Springer was unable to provide statistics about the percentage of men in each group who got the recommended care. Overall, though, fewer than half of all men did, according to the study.
There was one exception to the rule: Blue-color workers who had a high attachment to masculinity were more likely to get the recommended health care.
The study has limitations. All participants were white, and all had completed high school. And Springer said unanswered questions remain, such as whether spouses play a role through "support or nagging."
The findings were to be presented Monday at the American Sociological Association annual meeting in San Francisco.
Howard S. Friedman, a professor of psychology at the University of California at Riverside, said his research has found that less masculine men live longer than masculine men. But the new study doesn't show anything like that because it doesn't examine long-term effects on health, he said.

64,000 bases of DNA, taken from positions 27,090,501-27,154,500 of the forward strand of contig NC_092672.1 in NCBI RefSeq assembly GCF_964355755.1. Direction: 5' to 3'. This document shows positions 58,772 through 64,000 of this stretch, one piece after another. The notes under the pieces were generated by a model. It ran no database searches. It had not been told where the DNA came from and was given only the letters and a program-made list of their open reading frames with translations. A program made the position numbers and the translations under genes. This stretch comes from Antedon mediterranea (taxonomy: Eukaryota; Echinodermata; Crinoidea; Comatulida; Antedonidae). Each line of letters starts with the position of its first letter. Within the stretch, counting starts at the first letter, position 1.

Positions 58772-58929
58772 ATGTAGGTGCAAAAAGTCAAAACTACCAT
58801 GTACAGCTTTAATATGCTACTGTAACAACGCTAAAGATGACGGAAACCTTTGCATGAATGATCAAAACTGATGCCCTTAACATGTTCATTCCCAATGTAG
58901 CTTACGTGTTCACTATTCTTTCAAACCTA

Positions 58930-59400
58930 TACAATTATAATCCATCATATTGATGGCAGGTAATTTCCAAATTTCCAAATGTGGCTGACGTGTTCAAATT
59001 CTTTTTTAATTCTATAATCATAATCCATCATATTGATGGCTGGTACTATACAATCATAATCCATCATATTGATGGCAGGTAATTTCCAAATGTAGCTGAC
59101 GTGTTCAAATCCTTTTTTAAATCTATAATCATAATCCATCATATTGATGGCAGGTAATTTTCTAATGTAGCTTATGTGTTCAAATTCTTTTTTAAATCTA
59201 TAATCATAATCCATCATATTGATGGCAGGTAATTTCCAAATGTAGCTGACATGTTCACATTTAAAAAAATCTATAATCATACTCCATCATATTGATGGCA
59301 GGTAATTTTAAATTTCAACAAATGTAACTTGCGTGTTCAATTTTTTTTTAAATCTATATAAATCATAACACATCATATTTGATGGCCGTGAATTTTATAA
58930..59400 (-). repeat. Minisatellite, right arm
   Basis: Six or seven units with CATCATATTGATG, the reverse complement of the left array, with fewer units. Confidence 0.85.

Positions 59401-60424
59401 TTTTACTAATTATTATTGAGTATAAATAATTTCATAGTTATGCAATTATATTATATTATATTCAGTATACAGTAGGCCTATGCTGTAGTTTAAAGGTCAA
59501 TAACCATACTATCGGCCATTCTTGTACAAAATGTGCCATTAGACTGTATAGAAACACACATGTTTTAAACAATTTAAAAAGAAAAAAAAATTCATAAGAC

As for the gap between men and women when it comes to living longer, he said, "it would be a stretch, going beyond the data, to link it closely to men's increased mortality risk as compared to women."
The U.S. Centers for Disease Control and Prevention has more on men's health.
SOURCES: Kristen W. Springer, Ph.D., assistant professor, sociology, Rutgers University, Piscataway, N.J.; Howard S. Friedman, Ph.D., professor, psychology, University of California, Riverside; Aug. 10, 2009, presentation, American Sociological Association annual meeting, San Francisco
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